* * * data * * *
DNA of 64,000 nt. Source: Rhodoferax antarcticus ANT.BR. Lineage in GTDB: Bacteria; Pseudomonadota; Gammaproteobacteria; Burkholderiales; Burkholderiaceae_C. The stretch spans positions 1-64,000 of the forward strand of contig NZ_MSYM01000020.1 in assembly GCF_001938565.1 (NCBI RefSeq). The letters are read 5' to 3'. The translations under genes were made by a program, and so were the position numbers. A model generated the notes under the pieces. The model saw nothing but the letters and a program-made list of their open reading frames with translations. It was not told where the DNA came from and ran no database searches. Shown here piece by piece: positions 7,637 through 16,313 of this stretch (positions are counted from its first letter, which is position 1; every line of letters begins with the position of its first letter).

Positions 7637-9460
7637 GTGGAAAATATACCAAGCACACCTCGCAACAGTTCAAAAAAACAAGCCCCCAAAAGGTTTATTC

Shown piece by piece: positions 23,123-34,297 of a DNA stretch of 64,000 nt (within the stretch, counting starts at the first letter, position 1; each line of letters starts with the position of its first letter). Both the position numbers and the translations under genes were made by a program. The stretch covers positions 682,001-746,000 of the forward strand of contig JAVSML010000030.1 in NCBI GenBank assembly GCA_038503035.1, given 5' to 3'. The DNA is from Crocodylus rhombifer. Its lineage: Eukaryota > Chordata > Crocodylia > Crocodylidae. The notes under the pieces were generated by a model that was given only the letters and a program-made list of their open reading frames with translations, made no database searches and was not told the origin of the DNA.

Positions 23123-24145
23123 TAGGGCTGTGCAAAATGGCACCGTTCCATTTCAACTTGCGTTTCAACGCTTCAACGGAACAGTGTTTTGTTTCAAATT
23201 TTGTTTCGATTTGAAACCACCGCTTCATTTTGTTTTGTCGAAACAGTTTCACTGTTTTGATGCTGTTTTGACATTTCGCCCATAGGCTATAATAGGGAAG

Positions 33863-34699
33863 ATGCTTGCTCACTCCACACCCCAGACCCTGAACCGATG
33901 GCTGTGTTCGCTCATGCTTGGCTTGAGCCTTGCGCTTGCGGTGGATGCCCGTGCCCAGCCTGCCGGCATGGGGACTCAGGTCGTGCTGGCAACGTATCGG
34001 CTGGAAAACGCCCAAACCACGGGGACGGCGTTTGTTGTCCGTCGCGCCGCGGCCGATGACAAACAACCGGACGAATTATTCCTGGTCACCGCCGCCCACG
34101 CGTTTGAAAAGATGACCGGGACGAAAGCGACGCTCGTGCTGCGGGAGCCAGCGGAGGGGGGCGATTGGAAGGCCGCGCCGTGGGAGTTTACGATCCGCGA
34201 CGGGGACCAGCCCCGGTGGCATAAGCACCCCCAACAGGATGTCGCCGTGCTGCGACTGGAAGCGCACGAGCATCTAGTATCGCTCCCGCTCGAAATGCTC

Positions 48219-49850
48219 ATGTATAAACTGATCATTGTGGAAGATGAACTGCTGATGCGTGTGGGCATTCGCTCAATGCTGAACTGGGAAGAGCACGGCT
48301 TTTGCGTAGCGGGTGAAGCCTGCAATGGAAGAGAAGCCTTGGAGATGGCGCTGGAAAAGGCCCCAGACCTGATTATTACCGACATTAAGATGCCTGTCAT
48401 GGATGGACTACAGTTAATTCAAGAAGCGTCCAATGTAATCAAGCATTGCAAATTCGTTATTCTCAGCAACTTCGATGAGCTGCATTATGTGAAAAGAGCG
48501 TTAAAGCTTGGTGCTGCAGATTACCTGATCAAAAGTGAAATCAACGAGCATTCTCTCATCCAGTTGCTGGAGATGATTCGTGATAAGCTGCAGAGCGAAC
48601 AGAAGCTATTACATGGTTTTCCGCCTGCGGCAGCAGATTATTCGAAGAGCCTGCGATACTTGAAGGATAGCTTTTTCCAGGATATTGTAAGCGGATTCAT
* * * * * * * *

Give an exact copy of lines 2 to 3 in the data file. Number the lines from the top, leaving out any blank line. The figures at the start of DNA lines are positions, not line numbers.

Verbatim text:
Positions 7637-9460
7637 GTGGAAAATATACCAAGCACACCTCGCAACAGTTCAAAAAAACAAGCCCCCAAAAGGTTTATTC